5 South Embankment Dartmouth TQ69BH 01803 835147

It's manna from Devon: From the magically fresh fish to the sublime décor, this corking quayside restaurant might be the best in Britain

At long last, we’ve made it. After the years of broken promises, and assignations torn cruelly asunder by heartless fate.

Over hill and under hill, cross wood and glen, marsh and moor, through tempests, sirens and wine-dark seas, we’re actually here at The Seahorse in Dartmouth, gazing out over the sun-and-ink-stained hordes, clutching their ice creams like daggers, and their phones like plundered gold.

OK, so the journey to the coast was rather less than epic. A 20-minute drive across Devon’s South Hams, through roads so narrow and green-choked that there’s barely passing room for an ant. 

And it wasn’t as if this was the first time I’d passed through these hallowed doors. 

Mitch Tonks, a man who’s forgotten more about fish than I’ll ever know, is a friend, and I’ve cooked in this tiny kitchen at The Seahorse in Dartmouth a handful of times. 

Well, I say cooked, but what I really mean is got in the way, loitering by the Josper oven, glass in hand, while Mitch, co-proprietor Mat Prowse and their elite team of pan-shakers were doing the real work.

I’d never eaten there as a punter, though. Neither had my wife, who was beginning to believe that The Seahorse was a fabulous figment of my deranged imagination. 

She’s smiling now, as the sun floods into the small room, glinting off the endless bottles of wine and grappa and champagne that cover one wall. 

‘Well, this is a proper restaurant,’ she sighs, stroking the soft, toffee-coloured leather, an exquisitely expensive hide that will soon be wearing, to my eternal mortification, my son’s spilled cola. ‘A room made for lingering after a long lunch.’

And a long lunch this is, albeit in the most civilised, and family-centric, of ways. As I said, Mitch is a friend and so his place must be judged all the more harshly. 

The huge and obvious advantage of having your restaurant on the quay, a few miles from the fleet at Brixham, is that fish has that elusive, magical, fleeting freshness.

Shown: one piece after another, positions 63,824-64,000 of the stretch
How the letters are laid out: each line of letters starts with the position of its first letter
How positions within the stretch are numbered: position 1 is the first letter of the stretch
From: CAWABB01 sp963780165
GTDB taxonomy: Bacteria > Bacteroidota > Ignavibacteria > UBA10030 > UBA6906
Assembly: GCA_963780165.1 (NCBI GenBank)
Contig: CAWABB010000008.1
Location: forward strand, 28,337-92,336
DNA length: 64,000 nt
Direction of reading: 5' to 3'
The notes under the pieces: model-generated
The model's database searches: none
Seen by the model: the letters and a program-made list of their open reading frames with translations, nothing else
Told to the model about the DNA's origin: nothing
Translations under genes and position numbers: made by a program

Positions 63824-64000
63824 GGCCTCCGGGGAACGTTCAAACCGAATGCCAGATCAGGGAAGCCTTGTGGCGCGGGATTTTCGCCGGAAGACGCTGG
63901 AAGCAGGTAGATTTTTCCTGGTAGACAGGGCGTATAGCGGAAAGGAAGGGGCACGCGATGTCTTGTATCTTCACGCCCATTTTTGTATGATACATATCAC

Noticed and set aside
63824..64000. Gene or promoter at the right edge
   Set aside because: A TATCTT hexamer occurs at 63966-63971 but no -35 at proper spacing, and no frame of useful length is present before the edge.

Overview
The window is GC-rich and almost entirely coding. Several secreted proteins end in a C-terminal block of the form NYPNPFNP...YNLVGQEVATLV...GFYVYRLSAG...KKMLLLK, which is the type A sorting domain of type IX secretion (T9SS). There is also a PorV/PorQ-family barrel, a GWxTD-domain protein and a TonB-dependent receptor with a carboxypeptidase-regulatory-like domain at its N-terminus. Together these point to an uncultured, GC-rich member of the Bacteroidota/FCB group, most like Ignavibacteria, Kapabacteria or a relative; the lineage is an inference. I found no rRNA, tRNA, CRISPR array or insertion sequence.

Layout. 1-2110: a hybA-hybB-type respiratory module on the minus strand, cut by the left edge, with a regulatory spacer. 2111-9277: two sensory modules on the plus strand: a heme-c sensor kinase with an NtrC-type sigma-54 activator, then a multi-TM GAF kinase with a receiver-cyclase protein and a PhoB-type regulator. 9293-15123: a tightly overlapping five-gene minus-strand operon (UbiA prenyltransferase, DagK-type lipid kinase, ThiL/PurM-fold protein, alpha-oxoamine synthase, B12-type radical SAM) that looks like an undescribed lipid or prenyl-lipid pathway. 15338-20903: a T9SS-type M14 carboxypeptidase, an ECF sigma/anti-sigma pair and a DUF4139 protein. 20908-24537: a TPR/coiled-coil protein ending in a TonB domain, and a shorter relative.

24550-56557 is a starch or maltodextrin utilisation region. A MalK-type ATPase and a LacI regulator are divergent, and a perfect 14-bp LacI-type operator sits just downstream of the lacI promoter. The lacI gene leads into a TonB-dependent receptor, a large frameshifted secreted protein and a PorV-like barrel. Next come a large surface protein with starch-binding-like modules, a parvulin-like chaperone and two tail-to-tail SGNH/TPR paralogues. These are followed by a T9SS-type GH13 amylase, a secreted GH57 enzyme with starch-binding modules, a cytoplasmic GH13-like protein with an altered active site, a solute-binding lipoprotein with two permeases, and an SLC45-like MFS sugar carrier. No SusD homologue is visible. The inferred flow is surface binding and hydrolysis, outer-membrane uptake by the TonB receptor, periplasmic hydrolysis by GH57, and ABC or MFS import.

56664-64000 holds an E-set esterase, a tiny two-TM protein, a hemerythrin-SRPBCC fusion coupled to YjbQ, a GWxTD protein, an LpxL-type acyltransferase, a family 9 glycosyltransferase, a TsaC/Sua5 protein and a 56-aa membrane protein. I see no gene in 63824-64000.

Nowhere to run to, baby, nowhere to hide. But from the very first bite of creamy, alabaster-hued baccala mantecato, rich with olive oil and sighing with saline delight, the kitchen barely puts a foot wrong.

A bosky, dark beige anchoïade that looks so drab but tastes of deep-sea grottos and Neptune’s roar. 

Then a crab salad, with a dribble of lemon, and just the right amount of dill, and shavings of fennel and cucumber and celery, as light and lithe as a prima ballerina’s jeté.

The huge and obvious advantage of having your restaurant on the quay, a few miles from the fleet at Brixham, is that fish has that elusive, magical, fleeting freshness. 

We devour chipirones, wearing their crisp batter like La Perla silk, and skate cheeks, battered and deep-fried into sweet, succulent spheres. The children love them. So do we.

Anchovies, tinned especially for The Seahorse in Spain, are draped across fingers of bread slathered with a half-inch of cold, unsalted butter, and garlanded with shards of red onion and pepper. Dear God. 
 
Salt first, then a honk of the cannery at high noon, before a regal, magnificent depth that rolls out across the tongue. Butter, sweet vinegar and olive oil all soothe and cosset, and the brilliance of this dish lies in its utter simplicity. Let the fish do the talking
 
The John Dory is not only allowed to talk but sing, cry and holler ‘Hallelujah’. 

He’s as big and unwieldy as a Nineties laptop, his eyes resigned but still gleaming. Cooked in the Josper with a splash of vinegar, I think it could be one of the finest fishes I’ve ever eaten. Smoke melds with sea and sweetness, and the flesh is both full and fulsome. 

For a few blissful seconds, silence covers the table like a thick linen cloth. We all sit, chewing, truly, blissfully entranced.
Fritto misto is the only slight letdown. The fish are fresh. Of course they are. But the dish might have sat on the pass for a moment too long. 

It lacks the finger-burning crunch of the very best. Certainly not bad, but not as stellar as every other dish. A slip rather than a stumble.
 
The Seahorse takes world-class produce and treats it with the reverence, generosity and skill it deserves. And serves it up with charm, in a room that I adore.
 
Lobster pasta, each strand Italian al dente, is back to form, the dish possessing a murky, dirty glory that I last tasted at Da Adolfo on the Amalfi coast. 

This is Italian seafood cookery that matches the masters. Coming from a Brit. And a former accountant at that.

More astonishing still, neither Mitch nor Mat are in the kitchen today. Nope, head chef Jake Bridgewood and Mitch’s son, Ben, are behind the flames. 

Talk about the young Turks. These boys have talent to burn.

A piece of truffled brie from La Fromagerie for pudding, a glass of Devon grappa (‘Dappa’) and a smile as wide as the Devon coast. I’m always suspicious of superlatives, especially when it comes to food. 

So rather than saying this could be the ‘best restaurant in Britain’, I’m just going to go with ‘my favourite’.

The Seahorse takes world-class produce and treats it with the reverence, generosity and skill it deserves. And serves it up with charm, in a room that I adore. This is more than a great feed. It’s the whole restaurant Muppet Show.

‘Now I know why you banged on and on about this place,’ says Sara as we shuffle out into the summer crowds.

‘That was a very serious lunch.’ I nod. And we wander off, happily sated, in search of fudge.

Taken from Daily Mail online >
 

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